Windows 11 has received another preview build in the Dev channel, and it brings in a number of tweaks and additions, including beefing up a feature that should help your PC use a bit less electricity.
That would be Content Adaptive Brightness Control (CABC), which as of preview build 23424, works not just with laptops on battery power, but when they’re plugged in – and indeed with desktop PCs too.
What CABC does is intelligently dim (or lighten) certain parts of the screen depending on what content is being displayed, the idea being that it can cut back power usage without hampering the ‘visual experience’.
In other words, the tweaking on the dimming front shouldn’t make any noticeable difference to the image you’re looking at on-screen, and it should save you a bit of power (and therefore cash, over time).
The feature can be set to be always on, or it can be disabled, or alternatively you can choose to have CABC kick in only if you’re on battery power (on a laptop of course).
What else is new for build 23424? There’s a new widget board which is now bigger, so it’s three columns wide (rather than two) and much roomier (assuming the device’s screen has enough real-estate to cope).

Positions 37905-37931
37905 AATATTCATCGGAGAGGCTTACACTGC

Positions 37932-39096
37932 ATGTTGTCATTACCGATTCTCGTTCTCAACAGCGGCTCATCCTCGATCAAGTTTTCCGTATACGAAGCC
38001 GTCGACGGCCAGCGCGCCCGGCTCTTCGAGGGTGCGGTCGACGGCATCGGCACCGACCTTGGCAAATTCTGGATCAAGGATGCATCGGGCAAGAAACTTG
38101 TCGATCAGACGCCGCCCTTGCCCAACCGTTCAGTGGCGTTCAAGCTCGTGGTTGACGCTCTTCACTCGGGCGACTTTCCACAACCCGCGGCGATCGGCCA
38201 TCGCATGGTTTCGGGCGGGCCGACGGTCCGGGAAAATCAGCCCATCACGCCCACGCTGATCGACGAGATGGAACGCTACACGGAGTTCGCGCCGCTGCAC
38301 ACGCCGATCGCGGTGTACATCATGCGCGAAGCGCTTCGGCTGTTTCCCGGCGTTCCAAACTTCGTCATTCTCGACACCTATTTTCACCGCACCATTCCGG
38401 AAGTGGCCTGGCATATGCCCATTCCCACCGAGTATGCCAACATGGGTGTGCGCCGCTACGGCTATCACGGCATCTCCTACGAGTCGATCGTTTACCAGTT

Along with this, there’s the usual gamut of fixes and minor tweaks, all of which are detailed in the usual blog post (opens in new tab) published with every preview build.
Notable pieces of minor tinkering include improving the speed of running searches within the Settings panel, and a change to produce better performance when playing games with a high polling mouse (a super-precise fancy gaming mouse, basically).
Analysis: Small savings that could add up (we hope)
Bringing adaptive brightness control to a desktop PC might sound a bit daft, considering it’s really more a battery-saving feature for laptops. But if like us, you have your PC turned on for about 60 or 70 hours a week, tiny little power savings will add up across the year – especially with energy pricing being what it is these days (sky-high where we are).
So, this is a useful addition we think, providing that as Microsoft asserts, there’s no noticeable hampering of the quality of the monitor image when the feature is turned on. Of course, you don’t have to switch it on if you don’t want to.
Microsoft’s work with widgets seems to be progressing at a speedy pace, too. The more expansive widget board was previously seen in limited testing in the Canary channel, which is the earliest test channel, just a week ago. Now it’s already in the Dev channel and more widely rolled out.
There are other widget-related changes theoretically in the pipeline that we might see soon, too. That includes Microsoft’s experiments with animated icons for widgets (which we have to say look quite nifty), and the rumored possibility has been floated that users may eventually be allowed to drop widgets onto the desktop. It seems fairly clear that widgets are quite a big thing for Microsoft, so expect to see more of them in Windows 11 down the line.